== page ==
Designing for Digital Printing
Digital presses have improved dramatically over the past several years. When you factor in the press and the paper, as well as the images involved, you almost need a printer’s loupe to tell the difference between digital printing and traditional offset. Colors are vibrant but not garish, and there is an increasing amount of detail in the highlights and shadows with each new digital press brought to market.
Nevertheless, there are still several things you can do to minimize the remaining flaws in the technology while drawing attention to its good points.
First we should distinguish among three separate digital technologies: direct imaging presses (such as the Heidelberg Quickmaster DI), toner- (powder) and liquid-based xerography (also called electrophotography), and ink-jet.
The first, direct-imaging, is (usually) a waterless printing process based on imaging the printing plates while they are on press. Plates are burned by laser within the press itself. The job is printed, and the plates are then rolled up into a waste canister so new plates can be imaged—all while on press.
Unlike xerography and ink-jet, the direct-imaging press, while considered digital, prints one image many times. You can print a superb product with high line screens in the photos, but your job output cannot change from impression to impression (page to page), as is the case with xerography and ink-jet.
You would use this technology for a short-run, small-format job. The maximum sized press sheet is slightly larger than 13”x18”, so this press would be ideal for a brochure or small poster but not for a book made up of signatures.
Since this is a waterless press, in which a silicone coating is removed in image areas of the printing plate, your colors will be vibrant, and higher than usual line screens will allow for crisp, detailed photographs.
You do not need to design your printed piece any differently for the direct-imaging press than you would for a regular offset press.
Xerography comes in several flavors. Whether you choose the NexPress, iGen, Indigo, or Xeikon, you are charging an internal drum with electricity and then discharging the electricity in non-image areas so the image area of the drum will attract toner or ink particles. Then you are fusing these ink or toner particles to paper with heat and pressure. Unlike the direct-imaging press, every sheet that leaves this press can be different from the last. You can change a word, or you can change all the text and images on a page. This is basically a complex, color Xerox machine.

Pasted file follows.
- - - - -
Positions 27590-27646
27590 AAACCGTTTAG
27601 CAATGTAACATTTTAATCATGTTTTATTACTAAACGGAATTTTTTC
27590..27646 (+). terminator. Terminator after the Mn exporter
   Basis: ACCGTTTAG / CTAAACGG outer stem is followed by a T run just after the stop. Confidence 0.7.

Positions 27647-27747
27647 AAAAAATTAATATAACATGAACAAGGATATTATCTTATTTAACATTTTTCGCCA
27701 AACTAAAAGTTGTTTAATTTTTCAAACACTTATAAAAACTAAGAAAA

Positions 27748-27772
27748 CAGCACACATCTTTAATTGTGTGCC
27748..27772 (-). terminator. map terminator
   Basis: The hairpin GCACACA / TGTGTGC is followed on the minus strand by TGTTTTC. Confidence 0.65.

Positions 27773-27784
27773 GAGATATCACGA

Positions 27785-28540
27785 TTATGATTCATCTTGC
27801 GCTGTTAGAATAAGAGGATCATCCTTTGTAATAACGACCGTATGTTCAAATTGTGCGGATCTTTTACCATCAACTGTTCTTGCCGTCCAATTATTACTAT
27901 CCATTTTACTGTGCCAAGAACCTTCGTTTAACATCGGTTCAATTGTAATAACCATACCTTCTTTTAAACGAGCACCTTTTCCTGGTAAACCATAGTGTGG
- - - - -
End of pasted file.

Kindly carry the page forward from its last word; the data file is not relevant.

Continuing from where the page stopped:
The first thing you should remember in designing for this kind of press is that you must choose paper appropriate for the equipment: paper that will withstand the intense heat and pressure of the process. Digital printing papers now come in coated and uncoated options, and you have an ever-increasing variety to choose from. However, you must choose a paper guaranteed to work on the equipment. That is, traditional offset presses are more forgiving in the area of paper choice. If you choose the wrong paper for a xerographic press, the toner might not adhere well to the substrate and might flake off in areas. Therefore, check a few samples before committing to a particular sheet, and discuss this issue at length with your print provider.
The next thing to keep in mind is that xerographic presses are usually 4-color presses. If you need to print a PMS color, you will usually choose the nearest process color build to this PMS color. Unfortunately, though, some PMS colors don’t have completely accurate process color builds. Some look like mud. So how can you get around this problem if you really need a particular color? The Indigo press provides extra colors beyond the usual 4-color set: i.e., orange and violet in addition to the process colors. These will often allow you to achieve a closer match to a problematic PMS color. Also, separate Pantone-certified colors exist for the Indigo press. You can add these to the mix, but they will increase the cost of your job because they are not standard and therefore require more presswork and clean-up.
Beyond color fidelity is the issue of color evenness. On toner-based xerographic presses, large areas of color often look banded, mottled or uneven. On these presses, maintaining consistency over large areas is problematic. So what can you do to avoid this? Have your printer run samples to gauge the potential extent of the problem. Then add a little patterning (or noise) to the solid color, reduce the amount of color, and/or reduce the size of the color area.
Although still possible on ink-based digital presses (like the Indigo), this problem with banding or blending within larger areas of color is usually less visible.
This is a two-part article. Look for more information on designing for digital presses (including ink-jet presses) in next month’s issue of Quick Tips.
[Steven Waxman is a printing consultant. He teaches corporations how to save money buying printing, brokers printing services, and teaches prepress techniques. Steven has been in the printing industry for thirty-three years working as a writer, editor, print buyer, photographer, graphic designer, art director, and production manager.]